processing  queued  reminders,  rather  than forking off a back-
	      ground process to	handle them.

       -e     The -e option diverts error messages (normally sent to the stan-
	      dard error stream) to the	standard output	stream.

       -dchars
	      The  -d option enables certain debugging modes.  The chars spec-
	      ify which	modes to enable:

	 e	Echo all input lines

	 x	Trace all expression evaluation

	 t	Display	all trigger date computation

	 v	Dump the variable table	after execution	of the reminder	script

	 l	Echo lines when	displaying error messages

	 f	Trace the reading of reminder files

       -g[a|d[a|d[a|d[a|d]]]]
	      Normally,	reminders are issued in	the order in  which  they  are
	      encountered  in the reminder script.  The	-g option cause	Remind
	      to sort reminders	by date	and time prior to issuing  them.   The
	      optional a and d characters specify the sort order (ascending or
	      descending) for the date,	time and  priority  fields.   See  the
	      section "Sorting Reminders" for more information.

       -b[n]  Set  the	time  format for the calendar and simple-calendar out-
	      puts.  N can range from 0	to 2, with the default 0.  A value  of
	      0	 causes	 times	to  be	inserted in 12-hour (am/pm) format.  1
	      causes times to be inserted in 24-hour format,  and  2  inhibits
	      the automatic insertion of times in the calendar output.

       -x[n]  Sets  the	 iteration  limit for the SATISFY clause of a REM com-
	      mand.  Defaults to 150.

       -kcmd  Instead of simply	printing MSG-type reminders, this causes  them
	      to  be  passed to	the specific cmd.  You must use	'%s' where you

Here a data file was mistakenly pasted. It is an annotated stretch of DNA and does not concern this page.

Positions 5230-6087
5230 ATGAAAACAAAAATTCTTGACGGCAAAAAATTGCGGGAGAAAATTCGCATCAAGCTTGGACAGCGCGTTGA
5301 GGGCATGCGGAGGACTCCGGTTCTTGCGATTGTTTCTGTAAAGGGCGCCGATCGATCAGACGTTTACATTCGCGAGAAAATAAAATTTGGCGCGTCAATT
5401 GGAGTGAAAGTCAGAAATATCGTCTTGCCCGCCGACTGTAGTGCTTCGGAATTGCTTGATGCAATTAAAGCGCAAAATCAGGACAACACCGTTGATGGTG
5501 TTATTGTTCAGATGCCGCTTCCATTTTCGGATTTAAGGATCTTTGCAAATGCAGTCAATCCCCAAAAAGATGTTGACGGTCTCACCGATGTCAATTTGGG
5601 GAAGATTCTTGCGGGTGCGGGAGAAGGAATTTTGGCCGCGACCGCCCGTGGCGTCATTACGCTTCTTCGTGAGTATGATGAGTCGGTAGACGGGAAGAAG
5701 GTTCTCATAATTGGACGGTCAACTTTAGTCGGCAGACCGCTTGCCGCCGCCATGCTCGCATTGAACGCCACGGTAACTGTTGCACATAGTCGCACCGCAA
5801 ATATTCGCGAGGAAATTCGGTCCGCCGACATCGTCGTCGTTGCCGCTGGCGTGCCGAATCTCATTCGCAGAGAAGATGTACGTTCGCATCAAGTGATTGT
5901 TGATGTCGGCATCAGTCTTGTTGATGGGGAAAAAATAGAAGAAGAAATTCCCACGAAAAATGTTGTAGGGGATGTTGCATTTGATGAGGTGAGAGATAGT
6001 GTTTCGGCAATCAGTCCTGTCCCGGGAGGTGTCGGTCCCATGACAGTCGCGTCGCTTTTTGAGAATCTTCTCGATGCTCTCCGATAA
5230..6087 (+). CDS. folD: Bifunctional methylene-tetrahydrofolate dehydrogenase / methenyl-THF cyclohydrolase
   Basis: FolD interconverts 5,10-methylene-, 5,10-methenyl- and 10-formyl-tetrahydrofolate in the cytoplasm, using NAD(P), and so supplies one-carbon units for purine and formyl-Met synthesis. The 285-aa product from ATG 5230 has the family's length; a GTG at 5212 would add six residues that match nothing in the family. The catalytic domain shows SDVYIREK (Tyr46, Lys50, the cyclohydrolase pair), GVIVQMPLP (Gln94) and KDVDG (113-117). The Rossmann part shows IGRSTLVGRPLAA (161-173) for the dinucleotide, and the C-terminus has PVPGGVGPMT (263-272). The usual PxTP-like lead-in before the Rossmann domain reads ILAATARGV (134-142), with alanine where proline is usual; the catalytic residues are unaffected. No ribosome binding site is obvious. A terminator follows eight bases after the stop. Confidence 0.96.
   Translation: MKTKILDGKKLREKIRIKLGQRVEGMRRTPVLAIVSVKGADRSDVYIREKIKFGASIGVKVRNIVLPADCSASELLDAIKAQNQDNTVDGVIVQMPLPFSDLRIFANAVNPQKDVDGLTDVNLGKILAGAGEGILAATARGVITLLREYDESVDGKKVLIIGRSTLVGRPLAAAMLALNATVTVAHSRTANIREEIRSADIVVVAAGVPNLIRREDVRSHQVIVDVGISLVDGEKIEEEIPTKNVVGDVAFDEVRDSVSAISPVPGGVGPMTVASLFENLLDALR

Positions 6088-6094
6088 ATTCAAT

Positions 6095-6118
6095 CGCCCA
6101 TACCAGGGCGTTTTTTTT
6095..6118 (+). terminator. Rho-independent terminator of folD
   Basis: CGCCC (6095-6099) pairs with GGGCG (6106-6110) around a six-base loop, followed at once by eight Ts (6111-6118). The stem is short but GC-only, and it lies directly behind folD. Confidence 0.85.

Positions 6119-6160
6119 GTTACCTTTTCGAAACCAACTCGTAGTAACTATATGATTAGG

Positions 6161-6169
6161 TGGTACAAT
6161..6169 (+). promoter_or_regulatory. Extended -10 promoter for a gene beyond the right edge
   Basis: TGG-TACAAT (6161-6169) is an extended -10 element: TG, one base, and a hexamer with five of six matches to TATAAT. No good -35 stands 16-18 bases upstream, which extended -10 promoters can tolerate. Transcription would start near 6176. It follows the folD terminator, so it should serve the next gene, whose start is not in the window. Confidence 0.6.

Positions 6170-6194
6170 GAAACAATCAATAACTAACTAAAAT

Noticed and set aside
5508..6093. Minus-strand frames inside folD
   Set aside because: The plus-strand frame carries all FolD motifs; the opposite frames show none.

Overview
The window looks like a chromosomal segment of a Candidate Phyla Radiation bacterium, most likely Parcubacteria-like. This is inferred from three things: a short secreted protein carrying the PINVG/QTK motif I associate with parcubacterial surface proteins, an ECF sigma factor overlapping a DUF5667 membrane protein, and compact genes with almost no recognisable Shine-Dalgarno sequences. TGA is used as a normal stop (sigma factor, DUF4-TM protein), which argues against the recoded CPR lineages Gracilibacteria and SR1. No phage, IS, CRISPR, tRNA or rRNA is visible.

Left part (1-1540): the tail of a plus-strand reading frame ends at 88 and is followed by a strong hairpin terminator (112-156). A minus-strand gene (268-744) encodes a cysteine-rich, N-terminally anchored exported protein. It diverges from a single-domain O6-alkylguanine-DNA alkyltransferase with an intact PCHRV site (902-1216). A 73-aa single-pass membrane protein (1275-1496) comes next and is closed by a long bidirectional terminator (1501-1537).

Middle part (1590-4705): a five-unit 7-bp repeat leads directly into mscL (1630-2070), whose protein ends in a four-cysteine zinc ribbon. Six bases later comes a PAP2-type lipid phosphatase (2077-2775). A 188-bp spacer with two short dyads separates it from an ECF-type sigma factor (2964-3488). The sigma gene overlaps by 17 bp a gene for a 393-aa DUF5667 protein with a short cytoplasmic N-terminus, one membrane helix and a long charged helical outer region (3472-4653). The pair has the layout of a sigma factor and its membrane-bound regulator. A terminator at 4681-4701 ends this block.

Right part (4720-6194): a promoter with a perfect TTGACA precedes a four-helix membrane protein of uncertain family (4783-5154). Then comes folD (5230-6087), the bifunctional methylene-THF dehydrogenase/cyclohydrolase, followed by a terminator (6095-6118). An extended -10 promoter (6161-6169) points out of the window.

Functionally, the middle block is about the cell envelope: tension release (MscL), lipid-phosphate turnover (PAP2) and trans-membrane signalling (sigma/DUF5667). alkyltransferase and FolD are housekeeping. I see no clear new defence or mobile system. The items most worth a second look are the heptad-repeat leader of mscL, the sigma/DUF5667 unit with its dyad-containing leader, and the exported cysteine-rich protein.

want the body to appear, and may need to enclose this option  in
	      quotes.	Note  that all shell characters	in the body of the re-
	      minder are escaped with a	backslash, and the entire body of  the
	      reminder	is passed as a single argument.	 Note that this	option
	      overrides	the -r option and the RUN OFF command.

	      As an example, suppose you have an X Window program called xmes-
	      sage  that  pops	up  a window and displays its invocation argu-
	      ments.  You could	use:

			remind '-kxmessage %s &' ...

	      to have all of your MSG-type reminders processed using xmessage.

	      A	word of	warning: It is very easy to spawn dozens  of  xmessage
	      processes	 with  the  above technique.  So be very careful.  Be-
	      cause all	shell and whitespace characters	are escaped, the  pro-
	      gram  you	 execute with the -k option must be prepared to	handle
	      the entire message as a single argument.

       -z[n] Runs Remind in the	daemon mode.  If n
	      is supplied, it specifies	how often (in minutes)	Remind	should
	      wake up to check if the reminder script has been changed.	 N de-
	      faults to	1, and can range from 1	to 60.	Note that the  use  of
	      the -z option also enables the -f	option.

	      If  you  supply  the  option  -z0, Remind	runs in	a special mode
	      called server mode.  This	is  documented	in  the	 tkremind  man
	      page; see	tkremind(1).

       -uname Runs  Remind with	the uid	and gid	of the user specified by name.
	      The option changes the uid and gid as described,	and  sets  the
	      environment  variables  HOME,  SHELL and USER to the home	direc-
	      tory, shell, and user name, respectively,	of the specified user.
	      LOGNAME  is also set to the specified user name.	This option is
	      meant for	use in shell scripts that mail reminders to all	users.
	      Note  that  as of	Remind 3.00.17,	using -u implies -r -- the RUN
	      directive	and shell() functions are disabled.